One was actually in the neighborhood among the other homes. This was a family with kids, so they worked outdoor recreation facilities into their plan first. Some people may consider that frivolous. I consider it an extremely smart move for sanity purposes. The first two things they put up were a basket ball court (a full one) and a large covered ramada area with tables and BBQ options. This gave everyone a place to hang out, even in light rain, and the kids something to do to burn off steam. From there, they added landscaping, other fun outdoor features, and gradually built their three story executive home.
The other was my realtor and a close friend. She chose a property within the town lines, but more remote in that it backed up against a national park. She had to put in a private road and horse facilities first along with her utilities and well. Then, she also moved into a fifth wheel style camper. As she knew she wanted something with an in-law suite to accommodate aging family members, she started with that part of the house first and moved in when it was finished.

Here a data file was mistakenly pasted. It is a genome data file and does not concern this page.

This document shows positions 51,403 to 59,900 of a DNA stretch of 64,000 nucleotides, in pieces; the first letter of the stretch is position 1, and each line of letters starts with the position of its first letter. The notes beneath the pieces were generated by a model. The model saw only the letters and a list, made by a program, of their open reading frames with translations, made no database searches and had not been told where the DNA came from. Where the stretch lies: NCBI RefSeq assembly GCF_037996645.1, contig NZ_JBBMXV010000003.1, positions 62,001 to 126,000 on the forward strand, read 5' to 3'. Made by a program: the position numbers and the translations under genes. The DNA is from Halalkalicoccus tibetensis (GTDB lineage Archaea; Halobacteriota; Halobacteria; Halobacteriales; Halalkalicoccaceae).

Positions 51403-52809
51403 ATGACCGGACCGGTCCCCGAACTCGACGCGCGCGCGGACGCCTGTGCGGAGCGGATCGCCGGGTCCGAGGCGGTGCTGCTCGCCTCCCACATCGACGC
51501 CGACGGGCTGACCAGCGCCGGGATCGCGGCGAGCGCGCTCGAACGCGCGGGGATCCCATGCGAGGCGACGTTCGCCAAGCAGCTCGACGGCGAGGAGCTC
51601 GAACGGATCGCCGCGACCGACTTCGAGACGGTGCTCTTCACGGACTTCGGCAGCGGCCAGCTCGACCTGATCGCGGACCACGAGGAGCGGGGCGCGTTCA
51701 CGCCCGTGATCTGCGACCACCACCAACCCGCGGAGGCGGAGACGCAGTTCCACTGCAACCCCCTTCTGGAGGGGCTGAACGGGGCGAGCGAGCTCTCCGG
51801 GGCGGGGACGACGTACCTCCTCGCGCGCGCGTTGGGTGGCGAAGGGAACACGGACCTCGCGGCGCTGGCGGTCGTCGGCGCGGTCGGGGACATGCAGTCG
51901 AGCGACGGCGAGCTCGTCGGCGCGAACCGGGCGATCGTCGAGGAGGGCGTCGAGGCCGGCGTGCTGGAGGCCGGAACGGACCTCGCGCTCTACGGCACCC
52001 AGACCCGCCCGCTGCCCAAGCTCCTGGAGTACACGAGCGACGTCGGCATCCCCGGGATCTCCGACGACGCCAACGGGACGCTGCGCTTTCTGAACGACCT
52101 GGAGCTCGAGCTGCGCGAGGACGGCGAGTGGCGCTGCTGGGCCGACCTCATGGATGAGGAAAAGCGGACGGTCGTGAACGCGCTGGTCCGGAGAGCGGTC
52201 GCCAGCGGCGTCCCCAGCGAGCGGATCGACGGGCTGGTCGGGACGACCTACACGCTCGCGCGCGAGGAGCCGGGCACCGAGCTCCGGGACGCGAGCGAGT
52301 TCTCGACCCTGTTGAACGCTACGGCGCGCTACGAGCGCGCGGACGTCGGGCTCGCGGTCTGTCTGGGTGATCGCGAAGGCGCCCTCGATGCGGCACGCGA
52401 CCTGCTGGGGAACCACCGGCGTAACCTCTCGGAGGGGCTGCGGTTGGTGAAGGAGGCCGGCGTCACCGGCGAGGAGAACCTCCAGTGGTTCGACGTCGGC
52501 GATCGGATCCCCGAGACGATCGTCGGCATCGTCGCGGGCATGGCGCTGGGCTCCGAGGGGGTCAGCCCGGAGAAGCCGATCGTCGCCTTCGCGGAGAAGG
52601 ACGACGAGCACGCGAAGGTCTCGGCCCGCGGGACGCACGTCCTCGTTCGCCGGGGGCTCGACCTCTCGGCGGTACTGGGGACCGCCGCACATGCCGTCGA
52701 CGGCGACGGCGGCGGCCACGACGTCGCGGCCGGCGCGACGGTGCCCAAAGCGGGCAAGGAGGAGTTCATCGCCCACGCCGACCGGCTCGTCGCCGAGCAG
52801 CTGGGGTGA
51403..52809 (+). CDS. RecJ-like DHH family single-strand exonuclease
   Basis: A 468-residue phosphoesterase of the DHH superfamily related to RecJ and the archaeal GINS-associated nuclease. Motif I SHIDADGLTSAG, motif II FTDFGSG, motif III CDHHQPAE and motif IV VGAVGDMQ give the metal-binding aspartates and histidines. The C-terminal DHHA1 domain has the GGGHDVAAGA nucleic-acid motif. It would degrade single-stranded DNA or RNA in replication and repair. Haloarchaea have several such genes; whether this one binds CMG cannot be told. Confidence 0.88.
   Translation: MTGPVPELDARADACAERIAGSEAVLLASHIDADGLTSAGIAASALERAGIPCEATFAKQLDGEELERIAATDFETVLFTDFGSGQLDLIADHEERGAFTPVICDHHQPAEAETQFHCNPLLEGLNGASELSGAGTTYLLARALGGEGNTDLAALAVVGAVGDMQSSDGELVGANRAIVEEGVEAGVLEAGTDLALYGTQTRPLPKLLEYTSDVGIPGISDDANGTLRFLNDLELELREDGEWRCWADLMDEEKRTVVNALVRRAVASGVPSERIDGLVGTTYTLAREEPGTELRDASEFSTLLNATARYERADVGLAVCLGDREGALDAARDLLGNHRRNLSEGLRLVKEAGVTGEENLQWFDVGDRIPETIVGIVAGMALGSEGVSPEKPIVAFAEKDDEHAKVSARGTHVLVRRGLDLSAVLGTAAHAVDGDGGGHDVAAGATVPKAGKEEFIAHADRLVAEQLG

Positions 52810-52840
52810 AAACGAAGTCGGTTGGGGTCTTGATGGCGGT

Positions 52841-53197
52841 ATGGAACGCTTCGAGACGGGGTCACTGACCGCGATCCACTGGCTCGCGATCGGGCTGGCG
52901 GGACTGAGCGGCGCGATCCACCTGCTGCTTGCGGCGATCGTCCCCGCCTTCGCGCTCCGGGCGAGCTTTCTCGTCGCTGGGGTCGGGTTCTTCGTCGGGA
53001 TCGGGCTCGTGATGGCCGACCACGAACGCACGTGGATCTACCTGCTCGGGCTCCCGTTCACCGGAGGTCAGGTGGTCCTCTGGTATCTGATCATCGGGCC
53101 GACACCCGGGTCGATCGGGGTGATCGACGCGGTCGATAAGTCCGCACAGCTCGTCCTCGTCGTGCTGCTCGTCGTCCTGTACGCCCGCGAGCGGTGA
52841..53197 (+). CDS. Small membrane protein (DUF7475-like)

While she used high quality features (lots of granite and fabulous tile), the square footage of the in-law suite was smaller and because of that went up more quickly for less money. This got her out of the camper ASAP. From there, she took her time dealing with the rest of her home. It is absolutely to die for. Private acreage with no one near in the back, glamorous city views from the front at night, and a private road with no close neighbors. My kind of place. She also saved money by acting as the contractor for her house. Other people did the work, but she saved on the main contractor's part of the cost. A new vineyard / wine company opened in the area and had the grand launch at this place. It's seriously fabulous. And she did it all without a mortgage.
Is this option for everyone? No. But if you think you have the stamina it requires, you can have the house of your dreams.
11. Buy Small and Pay It off Early
The smaller the mortgage, the more rapidly you have a chance to pay it off. Go with a shorter mortgage, making extra payments at least once a year. This can happen very quickly if you are disciplined. After the pay off, you can enjoy where you are without overhead, or take any profit from the sale to pay cash for your next place if the market affords you that option.
12. Anchors Away